CHOP and Penn Researchers Receive $50 Million NIH Grant to Study Impact of Environmental Factors on Pregnancy and Children’s Health

--The Penn-CHOP ECHO program will enroll patients at Penn Medicine during pregnancy and follow the infants into childhood at CHOP—

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Philadelphia, October 2, 2023—A multidisciplinary group of researchers from Children’s Hospital of Philadelphia (CHOP) and Penn Medicine have received a $50 million grant from the National Institutes of Health (NIH) to study the impact of environmental influences on pregnancy and children’s health. The research program is part of the NIH’s Environmental influences on Child Health Outcomes (ECHO) Program, which funds research to uncover how environmental exposures during preconception, pregnancy and early life affect children’s long-term health. ewc_CHOPSouthPhiladelphia08201602494.jpg

“We are thrilled to have been chosen as an ECHO Cohort Study Site and for the opportunity to contribute to this important project, which will improve our understanding of the ways the local environment affects our children’s health,” said Heather Burris, MD, MPH, an attending neonatologist at CHOP and co-lead investigator of the Penn-CHOP study site. “We know that communities are not equally exposed to environmental toxicants, and we also know that health inequities and disparities are an ongoing public health problem. This project will help us shed light on the extent to which the health inequities we see in our patient population are related to neighborhood environmental exposures.”

Prior research has shown that Black infants are twice as likely to die compared to white infants, primarily due to adverse pregnancy outcomes like preterm birth. Although extensive efforts have been taken to prevent preterm birth and improve child health, inequities across the population persist, and researchers still do not fully understand how and to what extent specific factors in the environment – both at the neighborhood level and the individual level – contribute to these ongoing problems.

To fill this gap, the CHOP and Penn researchers will recruit up to 2,500 pregnant people, partners, and offspring over a period of three years into the ECHO Cohort, a nationwide pool of research subjects managed by institutions across the country. The aim across the ECHO cohort is to establish a group of pregnant people and children from different types of neighborhoods and communities, which will allow investigators to explore questions about the impact of early environmental exposures on child health at a large and diverse scale.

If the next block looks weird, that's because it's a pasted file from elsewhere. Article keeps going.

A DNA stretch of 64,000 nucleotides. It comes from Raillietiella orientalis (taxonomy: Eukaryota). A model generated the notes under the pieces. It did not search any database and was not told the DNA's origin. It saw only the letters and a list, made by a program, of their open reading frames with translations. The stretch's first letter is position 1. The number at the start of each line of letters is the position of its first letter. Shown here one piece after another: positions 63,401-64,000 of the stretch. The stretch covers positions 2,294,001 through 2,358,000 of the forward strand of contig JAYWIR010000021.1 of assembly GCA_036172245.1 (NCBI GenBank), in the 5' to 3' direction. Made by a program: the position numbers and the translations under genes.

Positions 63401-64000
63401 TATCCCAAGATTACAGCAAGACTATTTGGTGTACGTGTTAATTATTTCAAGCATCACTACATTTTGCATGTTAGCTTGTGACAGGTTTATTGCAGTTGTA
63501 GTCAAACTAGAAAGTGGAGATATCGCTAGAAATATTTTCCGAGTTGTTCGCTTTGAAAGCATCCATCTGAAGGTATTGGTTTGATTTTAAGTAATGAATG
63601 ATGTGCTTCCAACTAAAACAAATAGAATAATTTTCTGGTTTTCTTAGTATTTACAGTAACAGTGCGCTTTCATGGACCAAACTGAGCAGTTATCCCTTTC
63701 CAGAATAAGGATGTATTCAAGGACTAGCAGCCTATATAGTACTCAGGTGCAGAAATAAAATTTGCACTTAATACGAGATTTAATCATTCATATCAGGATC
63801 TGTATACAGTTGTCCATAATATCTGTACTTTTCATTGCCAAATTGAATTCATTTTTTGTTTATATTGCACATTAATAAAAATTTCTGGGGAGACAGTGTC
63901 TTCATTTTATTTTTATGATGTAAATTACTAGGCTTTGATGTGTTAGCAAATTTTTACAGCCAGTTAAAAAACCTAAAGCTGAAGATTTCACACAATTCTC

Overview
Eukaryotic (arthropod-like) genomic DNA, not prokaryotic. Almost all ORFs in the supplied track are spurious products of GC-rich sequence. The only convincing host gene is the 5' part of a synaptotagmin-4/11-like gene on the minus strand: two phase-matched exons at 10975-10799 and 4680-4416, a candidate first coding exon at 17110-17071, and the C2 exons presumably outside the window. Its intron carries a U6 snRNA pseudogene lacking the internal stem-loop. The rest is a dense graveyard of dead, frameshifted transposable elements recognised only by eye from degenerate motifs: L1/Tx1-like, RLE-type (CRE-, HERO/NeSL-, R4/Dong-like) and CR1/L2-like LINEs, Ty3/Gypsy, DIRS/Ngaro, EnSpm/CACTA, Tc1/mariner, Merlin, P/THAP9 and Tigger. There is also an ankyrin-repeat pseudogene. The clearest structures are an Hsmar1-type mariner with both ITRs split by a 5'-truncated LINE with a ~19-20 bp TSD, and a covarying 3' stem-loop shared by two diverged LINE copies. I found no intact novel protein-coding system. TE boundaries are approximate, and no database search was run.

“At Penn and CHOP, we serve a diverse population including a group of patients who are underrepresented in other pregnancy and pediatric cohorts in the United States: patients who are Black and insured by Medicaid,” said co-lead investigator Sunni L. Mumford, PhD, co-director of the Women's Health Clinical Research Center and deputy director of Epidemiology in the Perelman School of Medicine at the University of Pennsylvania. “It is so important to understand how environmental toxicants and beneficial exposures shape the health of Philadelphia’s children. By contributing to the national ECHO Cohort, our research will benefit not only our institutional and neighborhood communities but also communities across the country.”

Over the seven-year period of the grant, the researchers plan to evaluate the impact on maternal-child health of specific “macroenvironmental” factors – that is, factors related to the neighborhood environment, from those that promote health, like greenspace and walkability, to those that detract from health, like pollution, neighborhood violence and extreme temperatures. Their aim is to identify modifiable factors that influence the risks of abnormal fetal growth, preterm birth, obesity, asthma, and neurodevelopmental delays, as well as whether modifying these factors may improve overall racial health disparities.

The researchers also plan to identify beneficial “microenvironmental” factors – the individual behaviors of a pregnant person, such as diet, physical activity, and sleep, which could potentially close the gap in child health outcomes. Although prior research has looked at the health impacts of macro- and microenvironmental factors individually, no studies have explored the interplay between the two and the impact they could have on maternal-child health.

“The culture of clinical research, excellent scientific environment, and diverse population makes Penn and CHOP the ideal place to innovate in the field of maternal-child health equity,” said Sara B. DeMauro, MD, MSCE, an attending neonatologist at CHOP and co-lead investigator of the Penn-CHOP study site. “The Penn-CHOP ECHO Study Site now joins the Philadelphia Regional Center for Children’s Environmental Health, the Penn Center of Excellence in Environmental Toxicology (CEET), and the CHOP Center for Health Equity in leading the way to improve children’s health, support environmental justice, and reduce health disparities.”

Learn more about the ECHO Program here.          

Contact: Amanda DiPaolo Bradley, The Children’s Hospital of Philadelphia, or